Tressel's punishment, a two game suspension to start the 2011 football season and a heavy $250,000 fine, included a public reprimand and his issuance of a public apology. The NCAA is further investigating the matter and if it finds more information that Tressel acted in violation, they may reject Ohio State University's punishment and enforce their own sanctions.
The university's athletic director, Gene Smith, told members of the media that he never had any intent on firing the former national champion head coach over the matter. The action to suspend Tressel is based on language in his contract that states that he must report any information he acquires on any violation of school, conference or NCAA violations, to the university, immediately. The word "immediately" is underlined in that clause of his contract.
"Wherever we end up, Jim Tressel is our football coach," Smith told reporters. "He is our coach and we trust him implicitly."
|Ohio State University athletic director, Gene Smith, stated that he never considered dismissing Tressel for the breach of his contract|
Three months ago, the NCAA suspended Ohio State star quarterback, Tyrelle Pryor, and four teammates for the first five games of the upcoming 2011 season for selling jersey, championship rings and trophies to a local tattoo parlor owner. The NCAA suspensions were handed down just a couple weeks after Ohio State was notified by a U.S attorney that there was an ongoing federal investigation that involved players on the football team.
|Ohio State football quarterback and Heisman candidate Tyrelle Pryor will miss the first five games of the 2011 season|
Tressel received an email back in April of 2010 that this federal investigation was forthcoming and explicit information about the details of what had occured between players and local tattoo parlor owner, Eddie Rife. He knew that the players had sold Rife signed memorabilia in exchange for cash and free tattoo work. He ignored the violations and carried on as if he had no knowledge if the information.
|Ohio State Head Football Coach, Jim Tressel has an .828 winning percentage in his ten years with the Buckeyes|
''Obviously I'm disappointed that this happened at all,'' Tressel said. ''I take my responsibility for what we do at Ohio State tremendously seriously and for the game of football. I plan to grow from this. I'm sincerely saddened by the fact that I let some people down and didn't do things as well as I possibly could have."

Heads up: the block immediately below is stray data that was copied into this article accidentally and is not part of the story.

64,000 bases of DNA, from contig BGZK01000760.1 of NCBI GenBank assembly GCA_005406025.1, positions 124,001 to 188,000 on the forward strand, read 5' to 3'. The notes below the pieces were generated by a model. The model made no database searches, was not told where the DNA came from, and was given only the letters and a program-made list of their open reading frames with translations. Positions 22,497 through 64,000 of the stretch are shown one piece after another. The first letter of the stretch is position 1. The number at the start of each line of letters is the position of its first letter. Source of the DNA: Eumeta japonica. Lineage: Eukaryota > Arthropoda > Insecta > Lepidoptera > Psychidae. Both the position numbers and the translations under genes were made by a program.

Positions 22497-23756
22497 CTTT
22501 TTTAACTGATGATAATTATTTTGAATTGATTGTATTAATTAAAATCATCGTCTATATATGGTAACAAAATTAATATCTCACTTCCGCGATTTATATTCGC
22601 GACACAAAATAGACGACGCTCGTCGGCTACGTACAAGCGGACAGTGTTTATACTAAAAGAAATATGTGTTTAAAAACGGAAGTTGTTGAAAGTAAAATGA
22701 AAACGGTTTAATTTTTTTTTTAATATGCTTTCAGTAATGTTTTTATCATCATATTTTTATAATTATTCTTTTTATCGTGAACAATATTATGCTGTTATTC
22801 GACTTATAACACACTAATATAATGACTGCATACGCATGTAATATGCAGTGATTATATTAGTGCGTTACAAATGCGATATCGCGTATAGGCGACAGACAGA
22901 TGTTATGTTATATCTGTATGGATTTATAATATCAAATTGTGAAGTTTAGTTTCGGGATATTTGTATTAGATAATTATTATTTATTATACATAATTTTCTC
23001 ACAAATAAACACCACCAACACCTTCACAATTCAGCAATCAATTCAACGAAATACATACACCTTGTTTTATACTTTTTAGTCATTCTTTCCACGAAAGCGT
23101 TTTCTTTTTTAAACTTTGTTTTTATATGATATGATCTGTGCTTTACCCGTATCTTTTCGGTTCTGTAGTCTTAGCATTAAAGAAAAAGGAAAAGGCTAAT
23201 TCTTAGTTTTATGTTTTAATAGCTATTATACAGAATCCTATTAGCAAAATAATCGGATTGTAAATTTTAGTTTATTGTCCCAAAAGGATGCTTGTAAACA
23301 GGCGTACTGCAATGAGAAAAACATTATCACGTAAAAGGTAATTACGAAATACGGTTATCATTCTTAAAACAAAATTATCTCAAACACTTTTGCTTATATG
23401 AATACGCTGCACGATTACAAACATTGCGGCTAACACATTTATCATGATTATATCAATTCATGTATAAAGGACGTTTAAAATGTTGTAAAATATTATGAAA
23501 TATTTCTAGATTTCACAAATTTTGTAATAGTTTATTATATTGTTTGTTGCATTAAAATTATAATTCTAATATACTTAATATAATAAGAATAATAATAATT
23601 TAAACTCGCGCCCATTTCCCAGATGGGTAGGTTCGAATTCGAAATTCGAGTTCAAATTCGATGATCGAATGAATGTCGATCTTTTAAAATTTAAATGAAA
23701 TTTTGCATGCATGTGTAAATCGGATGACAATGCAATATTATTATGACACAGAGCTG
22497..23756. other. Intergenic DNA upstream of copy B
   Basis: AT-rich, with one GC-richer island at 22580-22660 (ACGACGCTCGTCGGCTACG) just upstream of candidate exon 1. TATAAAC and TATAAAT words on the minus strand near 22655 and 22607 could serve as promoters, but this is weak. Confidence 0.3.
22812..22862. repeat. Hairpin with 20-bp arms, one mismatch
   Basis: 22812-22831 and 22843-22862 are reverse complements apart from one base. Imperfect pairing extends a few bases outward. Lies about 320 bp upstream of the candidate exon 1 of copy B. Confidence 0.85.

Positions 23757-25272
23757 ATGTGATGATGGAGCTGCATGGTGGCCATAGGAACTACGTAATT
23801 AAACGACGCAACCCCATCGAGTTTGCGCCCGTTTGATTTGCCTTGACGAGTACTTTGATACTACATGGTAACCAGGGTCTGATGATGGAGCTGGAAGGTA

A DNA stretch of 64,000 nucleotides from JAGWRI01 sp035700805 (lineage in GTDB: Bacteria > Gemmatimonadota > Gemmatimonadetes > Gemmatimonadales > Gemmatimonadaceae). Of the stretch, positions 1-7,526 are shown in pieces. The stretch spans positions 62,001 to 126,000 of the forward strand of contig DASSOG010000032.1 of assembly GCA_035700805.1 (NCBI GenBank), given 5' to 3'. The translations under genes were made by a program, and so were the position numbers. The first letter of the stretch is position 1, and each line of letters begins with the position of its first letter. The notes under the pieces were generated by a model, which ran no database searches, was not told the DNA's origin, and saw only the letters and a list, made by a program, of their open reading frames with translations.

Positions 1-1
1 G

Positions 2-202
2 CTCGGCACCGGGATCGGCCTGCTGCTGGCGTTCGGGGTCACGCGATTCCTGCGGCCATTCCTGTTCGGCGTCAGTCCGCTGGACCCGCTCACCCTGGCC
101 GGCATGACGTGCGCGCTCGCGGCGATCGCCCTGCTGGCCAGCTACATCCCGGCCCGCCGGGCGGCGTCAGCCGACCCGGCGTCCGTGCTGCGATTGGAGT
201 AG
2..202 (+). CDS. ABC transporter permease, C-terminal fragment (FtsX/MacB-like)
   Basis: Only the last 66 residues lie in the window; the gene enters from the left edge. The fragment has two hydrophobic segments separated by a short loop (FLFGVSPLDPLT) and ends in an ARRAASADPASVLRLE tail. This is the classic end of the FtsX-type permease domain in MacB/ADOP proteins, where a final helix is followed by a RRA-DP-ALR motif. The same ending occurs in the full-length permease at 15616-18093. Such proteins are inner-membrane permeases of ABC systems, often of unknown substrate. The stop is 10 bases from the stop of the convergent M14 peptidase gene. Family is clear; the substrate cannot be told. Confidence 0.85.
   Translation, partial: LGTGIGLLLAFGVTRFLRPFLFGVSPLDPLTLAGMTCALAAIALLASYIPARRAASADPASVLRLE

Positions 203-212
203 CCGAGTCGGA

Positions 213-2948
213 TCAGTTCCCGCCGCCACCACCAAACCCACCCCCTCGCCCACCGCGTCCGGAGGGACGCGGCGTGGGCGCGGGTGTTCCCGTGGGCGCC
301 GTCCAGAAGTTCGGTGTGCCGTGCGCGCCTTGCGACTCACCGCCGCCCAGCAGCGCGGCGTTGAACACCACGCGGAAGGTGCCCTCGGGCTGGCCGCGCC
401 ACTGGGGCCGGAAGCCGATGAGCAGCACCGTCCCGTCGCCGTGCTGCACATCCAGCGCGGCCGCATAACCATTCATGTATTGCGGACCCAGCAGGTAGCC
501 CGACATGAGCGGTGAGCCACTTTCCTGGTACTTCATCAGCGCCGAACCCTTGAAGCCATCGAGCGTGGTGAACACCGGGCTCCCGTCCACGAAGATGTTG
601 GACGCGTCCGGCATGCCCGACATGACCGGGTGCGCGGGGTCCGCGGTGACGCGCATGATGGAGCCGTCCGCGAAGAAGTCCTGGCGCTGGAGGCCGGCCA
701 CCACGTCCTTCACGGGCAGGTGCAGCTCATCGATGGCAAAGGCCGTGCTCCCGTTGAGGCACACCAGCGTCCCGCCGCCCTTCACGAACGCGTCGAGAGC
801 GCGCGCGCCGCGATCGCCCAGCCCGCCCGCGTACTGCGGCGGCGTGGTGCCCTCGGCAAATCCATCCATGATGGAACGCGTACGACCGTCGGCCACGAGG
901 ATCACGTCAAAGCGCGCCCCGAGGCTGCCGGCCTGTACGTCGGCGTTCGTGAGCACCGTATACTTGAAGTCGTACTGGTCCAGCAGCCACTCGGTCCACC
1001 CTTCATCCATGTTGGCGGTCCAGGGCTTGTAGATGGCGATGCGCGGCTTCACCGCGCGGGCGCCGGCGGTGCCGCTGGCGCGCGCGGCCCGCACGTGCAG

"I have had a player murdered. I've had a player incarcerated. I've had a player get taken into the drug culture and lose his opportunity for a productive life,'' an emotional Tressel said at a news conference on Tuesday night. ''It was obviously tremendously concerning. Quite honestly, I was scared.''
Despite the discovery of the memorabilia sales and subsequent suspensions handed down to Pryor and four others, Tressel allowed them all to participate in the Sugar Bowl, the only remaining game after the suspensions were enforced. The Buckeyes won that game over Arkansas, 31-26.
Tressel is 106-22 in ten years with the Buckeyes with a national championship in 2002. He's one of college football's most established and successful coaches. The Buckeyes will certainly be without him and their Heisman caliber quarterback for the first two games of the season against Akron and Toledo and depending on the outcome of an NCAA investigation ongoing, could be longer.
As for Ohio State's 2011 Big Ten championship prospects, it will be interesting to see whether or not the NCAA will accept Ohio State's self imposed sanctions. It's likely the Buckeyes can survive Akron and Toledo without their coach and quarterback, but if the suspension for Tressel is extended, games at Miami(FL) and taking on Colorado and Nebraska at home in games three, four and five could be impossible for the Buckeyes without both the coach and quarterback. They already know they'll be down their quarterback for those games. Being down a coach that has 106 wins in 128 career games with Ohio State for those games will prove devastating.
Article first published as Ohio State University Football Head Coach Jim Tressel Suspended and Fined for NCAA Violations on Technorati.